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Being a Stock-Picker Is Just So Hard

The rise of passive investing, which its advocates prefer to call low-cost investing 1 , is the most dominant trend in the markets during the past decade. Sure, exchange-traded funds (ETFs); smart beta; factor investing; environmental, social and governance (ESG); impact investing; and other themes have all attracted adherents. But if we were forced to select the single biggest stylistic change in investing since the financial crisis, the embrace of low-cost indexing would likely be the one.

The problem that confronts us is the criticism that indexing is worse than Marxism, is devouring capitalism, is a lobotomised investing style that creates a “frightening” risk to markets. Or so we are told. Mostly what the articles I have linked to show is the risks not to investors but to the people who earn a living selling high-cost, underperforming investment products. 2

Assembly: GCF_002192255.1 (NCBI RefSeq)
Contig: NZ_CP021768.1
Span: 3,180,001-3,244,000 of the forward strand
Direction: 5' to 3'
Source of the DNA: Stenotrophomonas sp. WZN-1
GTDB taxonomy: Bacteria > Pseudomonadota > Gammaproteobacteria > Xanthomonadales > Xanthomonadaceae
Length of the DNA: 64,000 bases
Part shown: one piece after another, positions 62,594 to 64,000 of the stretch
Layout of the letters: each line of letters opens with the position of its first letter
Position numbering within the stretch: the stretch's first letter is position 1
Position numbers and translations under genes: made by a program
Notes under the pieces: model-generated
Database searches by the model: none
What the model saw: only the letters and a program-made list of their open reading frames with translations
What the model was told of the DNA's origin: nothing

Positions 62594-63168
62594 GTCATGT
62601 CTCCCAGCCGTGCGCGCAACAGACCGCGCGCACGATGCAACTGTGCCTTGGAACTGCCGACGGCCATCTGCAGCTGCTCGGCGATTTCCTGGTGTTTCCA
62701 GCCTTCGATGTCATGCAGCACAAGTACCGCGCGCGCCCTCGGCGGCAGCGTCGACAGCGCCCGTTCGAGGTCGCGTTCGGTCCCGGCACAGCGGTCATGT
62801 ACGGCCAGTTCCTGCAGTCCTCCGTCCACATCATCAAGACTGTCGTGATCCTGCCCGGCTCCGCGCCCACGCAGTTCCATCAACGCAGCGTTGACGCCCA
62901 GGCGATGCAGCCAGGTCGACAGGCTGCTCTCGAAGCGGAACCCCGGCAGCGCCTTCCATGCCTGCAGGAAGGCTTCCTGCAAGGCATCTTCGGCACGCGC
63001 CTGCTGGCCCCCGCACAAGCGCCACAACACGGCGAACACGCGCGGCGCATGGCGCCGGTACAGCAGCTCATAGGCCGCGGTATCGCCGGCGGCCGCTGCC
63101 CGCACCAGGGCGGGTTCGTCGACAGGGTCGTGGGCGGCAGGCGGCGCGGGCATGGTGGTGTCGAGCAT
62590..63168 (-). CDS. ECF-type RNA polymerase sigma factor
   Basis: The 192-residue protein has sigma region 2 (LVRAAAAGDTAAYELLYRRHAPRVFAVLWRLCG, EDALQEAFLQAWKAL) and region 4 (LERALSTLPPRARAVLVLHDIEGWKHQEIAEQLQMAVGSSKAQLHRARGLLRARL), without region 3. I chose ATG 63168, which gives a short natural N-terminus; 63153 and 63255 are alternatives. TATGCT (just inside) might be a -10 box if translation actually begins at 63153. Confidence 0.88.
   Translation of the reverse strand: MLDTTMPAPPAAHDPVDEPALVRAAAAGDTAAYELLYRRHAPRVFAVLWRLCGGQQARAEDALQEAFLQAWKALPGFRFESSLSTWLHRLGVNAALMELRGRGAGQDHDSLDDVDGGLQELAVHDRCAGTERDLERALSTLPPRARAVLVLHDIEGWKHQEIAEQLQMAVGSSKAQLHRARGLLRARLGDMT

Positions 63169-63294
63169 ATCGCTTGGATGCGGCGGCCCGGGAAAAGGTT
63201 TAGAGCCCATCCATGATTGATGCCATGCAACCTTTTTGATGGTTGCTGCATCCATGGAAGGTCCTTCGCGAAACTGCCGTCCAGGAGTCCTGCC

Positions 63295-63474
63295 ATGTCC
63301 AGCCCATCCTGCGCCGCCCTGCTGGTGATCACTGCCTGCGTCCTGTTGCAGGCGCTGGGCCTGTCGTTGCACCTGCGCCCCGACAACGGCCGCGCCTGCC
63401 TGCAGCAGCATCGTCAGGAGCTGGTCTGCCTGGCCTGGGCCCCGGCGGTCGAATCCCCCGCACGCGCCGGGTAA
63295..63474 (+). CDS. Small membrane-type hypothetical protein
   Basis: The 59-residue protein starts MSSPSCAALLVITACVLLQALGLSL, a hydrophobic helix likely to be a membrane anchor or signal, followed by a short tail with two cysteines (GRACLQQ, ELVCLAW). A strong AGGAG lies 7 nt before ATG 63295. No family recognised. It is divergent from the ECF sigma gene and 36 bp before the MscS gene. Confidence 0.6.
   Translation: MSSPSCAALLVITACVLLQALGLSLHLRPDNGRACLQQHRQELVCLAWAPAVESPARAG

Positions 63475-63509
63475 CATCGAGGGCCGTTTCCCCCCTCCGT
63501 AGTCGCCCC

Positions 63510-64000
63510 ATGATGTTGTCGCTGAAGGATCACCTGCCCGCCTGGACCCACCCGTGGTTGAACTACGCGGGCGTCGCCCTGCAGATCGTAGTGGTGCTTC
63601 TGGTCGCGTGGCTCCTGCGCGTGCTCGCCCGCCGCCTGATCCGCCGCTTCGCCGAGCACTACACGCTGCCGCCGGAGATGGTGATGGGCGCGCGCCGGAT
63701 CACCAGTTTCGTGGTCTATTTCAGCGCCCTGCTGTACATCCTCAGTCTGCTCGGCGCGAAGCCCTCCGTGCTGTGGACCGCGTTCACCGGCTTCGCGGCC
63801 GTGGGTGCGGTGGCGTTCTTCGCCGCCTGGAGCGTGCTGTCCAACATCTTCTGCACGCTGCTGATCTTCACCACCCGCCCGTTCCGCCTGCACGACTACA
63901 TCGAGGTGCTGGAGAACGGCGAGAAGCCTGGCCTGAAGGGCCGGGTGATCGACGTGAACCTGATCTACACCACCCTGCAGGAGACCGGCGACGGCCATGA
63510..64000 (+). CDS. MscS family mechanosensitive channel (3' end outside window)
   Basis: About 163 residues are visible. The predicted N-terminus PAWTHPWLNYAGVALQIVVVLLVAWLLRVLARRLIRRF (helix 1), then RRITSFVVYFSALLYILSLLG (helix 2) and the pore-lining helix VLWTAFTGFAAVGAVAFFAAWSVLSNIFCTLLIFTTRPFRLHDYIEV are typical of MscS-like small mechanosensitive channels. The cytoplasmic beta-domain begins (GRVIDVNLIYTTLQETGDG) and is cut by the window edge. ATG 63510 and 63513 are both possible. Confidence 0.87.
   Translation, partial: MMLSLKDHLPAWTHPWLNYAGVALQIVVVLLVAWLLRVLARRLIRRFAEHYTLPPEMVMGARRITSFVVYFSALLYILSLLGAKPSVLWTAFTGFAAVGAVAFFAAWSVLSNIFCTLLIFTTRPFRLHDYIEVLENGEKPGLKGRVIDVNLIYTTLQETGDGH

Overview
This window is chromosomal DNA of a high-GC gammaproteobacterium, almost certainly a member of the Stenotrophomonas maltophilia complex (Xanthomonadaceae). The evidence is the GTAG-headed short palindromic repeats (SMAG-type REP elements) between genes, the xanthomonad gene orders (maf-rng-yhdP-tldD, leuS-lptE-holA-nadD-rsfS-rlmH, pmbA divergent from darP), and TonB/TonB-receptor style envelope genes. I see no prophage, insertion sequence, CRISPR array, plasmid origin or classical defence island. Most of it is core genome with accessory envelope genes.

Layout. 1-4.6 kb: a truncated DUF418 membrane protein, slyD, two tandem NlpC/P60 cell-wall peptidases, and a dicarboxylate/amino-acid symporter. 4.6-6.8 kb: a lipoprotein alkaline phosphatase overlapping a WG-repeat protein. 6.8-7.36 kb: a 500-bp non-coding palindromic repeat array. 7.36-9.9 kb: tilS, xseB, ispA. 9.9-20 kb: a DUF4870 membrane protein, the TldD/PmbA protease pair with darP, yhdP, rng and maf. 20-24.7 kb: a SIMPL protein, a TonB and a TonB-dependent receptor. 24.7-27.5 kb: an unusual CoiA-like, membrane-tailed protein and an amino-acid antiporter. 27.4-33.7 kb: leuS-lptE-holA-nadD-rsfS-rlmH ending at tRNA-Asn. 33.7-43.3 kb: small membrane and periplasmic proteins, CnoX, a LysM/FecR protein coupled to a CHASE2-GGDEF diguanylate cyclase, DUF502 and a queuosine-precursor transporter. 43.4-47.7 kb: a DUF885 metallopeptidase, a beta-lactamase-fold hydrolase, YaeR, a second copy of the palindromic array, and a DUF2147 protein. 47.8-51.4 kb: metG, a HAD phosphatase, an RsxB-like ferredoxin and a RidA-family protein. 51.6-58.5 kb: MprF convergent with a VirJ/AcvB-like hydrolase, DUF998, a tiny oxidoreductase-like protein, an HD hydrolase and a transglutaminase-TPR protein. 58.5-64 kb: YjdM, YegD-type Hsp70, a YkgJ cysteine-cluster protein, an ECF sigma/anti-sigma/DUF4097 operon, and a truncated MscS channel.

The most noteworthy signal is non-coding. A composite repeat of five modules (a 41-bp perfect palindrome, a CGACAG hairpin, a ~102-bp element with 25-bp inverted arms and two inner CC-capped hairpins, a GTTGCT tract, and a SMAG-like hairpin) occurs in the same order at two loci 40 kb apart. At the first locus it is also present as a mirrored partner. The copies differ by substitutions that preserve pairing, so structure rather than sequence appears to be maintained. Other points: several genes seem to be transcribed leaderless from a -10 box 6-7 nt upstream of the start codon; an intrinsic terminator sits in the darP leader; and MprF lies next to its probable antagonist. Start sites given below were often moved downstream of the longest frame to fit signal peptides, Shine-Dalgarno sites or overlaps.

Today, we shall apply Charlie Munger’s aphorism of “invert, always invert” to the active-versus-passive management debate. Set aside your biases (I’ll try as well), and assume that these folks are correct, that indexing is evil, and that investors should embrace active management for at least part of their portfolios.

What might that look like?

Begin by considering the advantages of active over passive. At this point, we are all so well aware of the disadvantages of active that it would be redundant to repeat them all here.

Active management offers the promise of several desirable goals versus passive, including:

  • Alpha: outperformance versus a benchmark or market rate of return
  • Expressive: investing toward a specific goal that isn’t primarily financial in nature
  • Risk management: controlling results by managing around market...

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